Defra adviser slammed over ‘farmers not needed’ comments

Industry leaders have hit back after a government adviser suggested the UK doesn’t need farmers and could import all its food instead.

Remarks made by Treasury adviser Tim Leunig made the front page of the Mail on Sunday with the headline: “Leaked emails: Britain doesn’t need farmers”.

See also: Act now to influence farm policy, says Defra adviser

In the leaked emails, Dr Leunig said the food sector “isn’t critically important” to the UK and farming and fishing “certainly isn’t”.

Rather than producing its own food, the UK could follow the example of countries such as Singapore and import everything it needs, he suggested.

Singapore was “rich without having its own agricultural sector,” said Dr Leunig.

Gove adviser

Now an adviser to chancellor Rishi Sunak, Dr Leunig has previously advised Michael Gove – including when Mr Gove was Defra secretary.

He made the remarks in a submission to Defra’s National Food Strategy, which is reviewing the UK’s food and farming system.

The comments were subsequently reported by other media outlets, including the Guardian and Sky News – bringing a swift response from farm leaders.

NFU president Minette Batters rejected the comparison with Singapore.

“Singapore has five million people, and doesn’t have any farmed landscape, so it actually has to import all its food,” Mrs Batters told the Sophy Ridge On Sunday show on Sky News.

“Here, 75% of Britain is a farmed landscape, we have a fantastic maritime climate in which to produce our food, and we have more than 60 million people here to feed.

Moral imperative

“There’s a sort of moral imperative, if you like, for us to be able to produce food in this country.”

Country Land and Business Association spokesman Jonathan Roberts said Dr Leunig’s comments had been made in a leaked email with little context.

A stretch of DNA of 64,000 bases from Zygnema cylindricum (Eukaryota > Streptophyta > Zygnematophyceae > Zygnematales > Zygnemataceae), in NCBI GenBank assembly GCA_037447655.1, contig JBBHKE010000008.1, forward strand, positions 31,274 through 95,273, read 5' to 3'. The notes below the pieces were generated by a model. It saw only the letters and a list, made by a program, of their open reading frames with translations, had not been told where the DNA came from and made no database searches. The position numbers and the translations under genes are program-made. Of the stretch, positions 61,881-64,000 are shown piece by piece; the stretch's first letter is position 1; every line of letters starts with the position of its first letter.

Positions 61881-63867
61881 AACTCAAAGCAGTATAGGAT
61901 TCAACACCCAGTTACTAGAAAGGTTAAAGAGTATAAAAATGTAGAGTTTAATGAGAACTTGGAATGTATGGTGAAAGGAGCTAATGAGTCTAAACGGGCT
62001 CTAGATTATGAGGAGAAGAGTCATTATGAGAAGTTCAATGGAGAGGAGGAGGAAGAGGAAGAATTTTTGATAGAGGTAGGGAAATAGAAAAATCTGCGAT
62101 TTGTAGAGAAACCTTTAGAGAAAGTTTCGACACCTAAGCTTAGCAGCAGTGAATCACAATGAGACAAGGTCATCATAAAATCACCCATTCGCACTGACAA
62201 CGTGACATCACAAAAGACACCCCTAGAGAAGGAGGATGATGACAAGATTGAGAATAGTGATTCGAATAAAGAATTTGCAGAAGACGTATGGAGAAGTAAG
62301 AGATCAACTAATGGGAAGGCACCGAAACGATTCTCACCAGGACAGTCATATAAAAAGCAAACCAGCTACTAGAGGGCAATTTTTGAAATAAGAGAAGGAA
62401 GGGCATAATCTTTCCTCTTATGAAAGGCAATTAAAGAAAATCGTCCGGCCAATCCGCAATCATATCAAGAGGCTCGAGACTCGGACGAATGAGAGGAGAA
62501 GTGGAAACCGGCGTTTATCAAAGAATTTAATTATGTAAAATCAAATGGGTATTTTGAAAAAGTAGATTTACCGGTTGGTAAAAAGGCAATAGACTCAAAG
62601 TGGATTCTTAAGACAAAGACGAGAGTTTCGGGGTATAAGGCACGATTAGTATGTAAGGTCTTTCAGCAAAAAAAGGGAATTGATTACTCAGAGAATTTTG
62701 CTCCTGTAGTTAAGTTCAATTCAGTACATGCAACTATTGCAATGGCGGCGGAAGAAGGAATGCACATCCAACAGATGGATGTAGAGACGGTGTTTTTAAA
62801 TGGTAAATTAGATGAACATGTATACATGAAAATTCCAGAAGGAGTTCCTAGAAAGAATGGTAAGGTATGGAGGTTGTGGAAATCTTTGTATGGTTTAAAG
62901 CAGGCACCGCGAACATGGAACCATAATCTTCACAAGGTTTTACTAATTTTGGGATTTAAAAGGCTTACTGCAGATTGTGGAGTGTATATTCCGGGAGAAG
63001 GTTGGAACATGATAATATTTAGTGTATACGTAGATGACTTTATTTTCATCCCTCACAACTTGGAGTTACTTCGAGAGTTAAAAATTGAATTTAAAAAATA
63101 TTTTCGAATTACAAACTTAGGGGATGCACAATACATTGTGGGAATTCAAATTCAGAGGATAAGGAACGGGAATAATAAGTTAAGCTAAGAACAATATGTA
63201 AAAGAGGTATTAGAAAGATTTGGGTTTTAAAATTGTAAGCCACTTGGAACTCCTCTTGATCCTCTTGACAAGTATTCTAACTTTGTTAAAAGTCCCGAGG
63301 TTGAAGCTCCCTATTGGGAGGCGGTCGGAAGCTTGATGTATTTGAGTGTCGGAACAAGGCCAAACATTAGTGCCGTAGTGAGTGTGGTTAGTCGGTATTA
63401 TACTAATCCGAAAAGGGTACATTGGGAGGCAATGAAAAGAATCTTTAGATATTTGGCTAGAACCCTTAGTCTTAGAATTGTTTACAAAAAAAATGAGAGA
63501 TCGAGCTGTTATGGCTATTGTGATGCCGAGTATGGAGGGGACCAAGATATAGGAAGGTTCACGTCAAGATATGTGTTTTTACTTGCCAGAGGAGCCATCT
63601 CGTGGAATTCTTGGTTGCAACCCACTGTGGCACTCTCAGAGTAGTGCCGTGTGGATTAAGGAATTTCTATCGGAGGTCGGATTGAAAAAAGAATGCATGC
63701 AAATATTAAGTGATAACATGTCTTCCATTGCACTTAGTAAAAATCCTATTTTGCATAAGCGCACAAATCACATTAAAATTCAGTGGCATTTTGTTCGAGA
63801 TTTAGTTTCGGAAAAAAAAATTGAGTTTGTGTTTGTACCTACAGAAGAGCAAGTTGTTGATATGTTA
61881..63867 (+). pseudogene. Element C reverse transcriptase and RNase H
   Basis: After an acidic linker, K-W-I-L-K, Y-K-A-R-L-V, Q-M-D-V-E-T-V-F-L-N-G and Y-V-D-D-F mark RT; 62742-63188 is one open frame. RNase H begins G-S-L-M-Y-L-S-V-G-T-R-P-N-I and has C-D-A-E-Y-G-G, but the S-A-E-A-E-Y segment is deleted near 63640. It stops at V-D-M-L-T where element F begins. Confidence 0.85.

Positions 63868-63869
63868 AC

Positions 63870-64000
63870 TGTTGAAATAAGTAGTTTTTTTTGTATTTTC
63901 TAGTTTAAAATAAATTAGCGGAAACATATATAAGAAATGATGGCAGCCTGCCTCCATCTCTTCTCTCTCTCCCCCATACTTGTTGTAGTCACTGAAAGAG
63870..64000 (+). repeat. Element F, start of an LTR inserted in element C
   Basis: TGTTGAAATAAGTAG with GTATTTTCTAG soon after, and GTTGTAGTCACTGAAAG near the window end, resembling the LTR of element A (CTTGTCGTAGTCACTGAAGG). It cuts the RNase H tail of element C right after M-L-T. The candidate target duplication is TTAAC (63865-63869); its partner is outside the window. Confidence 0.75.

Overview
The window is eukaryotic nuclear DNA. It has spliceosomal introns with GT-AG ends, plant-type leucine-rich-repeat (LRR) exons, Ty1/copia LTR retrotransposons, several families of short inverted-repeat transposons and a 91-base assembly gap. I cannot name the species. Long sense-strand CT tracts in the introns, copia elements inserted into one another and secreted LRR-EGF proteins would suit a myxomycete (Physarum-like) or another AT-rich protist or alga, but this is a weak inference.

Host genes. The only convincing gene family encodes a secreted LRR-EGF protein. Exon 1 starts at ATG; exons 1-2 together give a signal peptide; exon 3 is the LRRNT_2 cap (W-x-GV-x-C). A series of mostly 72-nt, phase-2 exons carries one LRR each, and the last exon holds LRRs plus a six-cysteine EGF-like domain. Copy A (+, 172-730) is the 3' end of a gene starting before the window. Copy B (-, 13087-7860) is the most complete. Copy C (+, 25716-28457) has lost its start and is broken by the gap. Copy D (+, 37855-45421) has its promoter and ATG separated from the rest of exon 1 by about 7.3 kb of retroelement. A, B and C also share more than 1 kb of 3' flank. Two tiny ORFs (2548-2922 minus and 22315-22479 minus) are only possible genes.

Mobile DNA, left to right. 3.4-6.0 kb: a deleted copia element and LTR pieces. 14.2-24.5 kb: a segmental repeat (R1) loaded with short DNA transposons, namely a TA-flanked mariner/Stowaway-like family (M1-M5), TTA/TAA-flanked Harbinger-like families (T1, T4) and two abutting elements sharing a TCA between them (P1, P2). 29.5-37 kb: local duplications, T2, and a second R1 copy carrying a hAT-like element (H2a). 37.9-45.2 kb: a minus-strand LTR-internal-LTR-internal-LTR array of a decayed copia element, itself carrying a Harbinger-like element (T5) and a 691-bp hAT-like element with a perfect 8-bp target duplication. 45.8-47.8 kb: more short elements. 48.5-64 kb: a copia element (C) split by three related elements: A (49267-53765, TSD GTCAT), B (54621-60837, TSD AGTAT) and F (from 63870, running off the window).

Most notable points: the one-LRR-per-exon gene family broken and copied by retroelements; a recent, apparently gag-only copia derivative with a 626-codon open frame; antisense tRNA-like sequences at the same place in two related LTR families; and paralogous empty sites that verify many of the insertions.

“It’s not the view of any MP, peer, minister, official – or adviser – I’ve ever met,” he tweeted.

“We must never rest on our laurels; we should always champion and defend British farming – but we shouldn’t worry too much about headlines like this either.”

Former Defra secretary Hilary Benn said Dr Leunig was “profoundly mistaken”.

Mr Benn tweeted: “I’m afraid there has always been a strain of this thinking in the Treasury.

“It is profoundly mistaken. Agriculture is a strategic industry.”

Vital sector

Rare Breeds Survival Trust chief executive Christopher Price said Dr Leunig seemed to know the price of everything and the value of nothing.

“He may be right in saying that agriculture is not economically important when it comes to UK GDP, but it is vitally important environmentally, socially, culturally and for food security.

“That is why it is essential that the government maintains its commitment to support and protect it.”

The Press Association news agency reported that the remarks were made in personal emails and that Dr Leunig was not speaking in his Treasury role.

The government distanced itself from his comments.

A Treasury spokesman said: “We have made clear the comments are not in line with government policy.”

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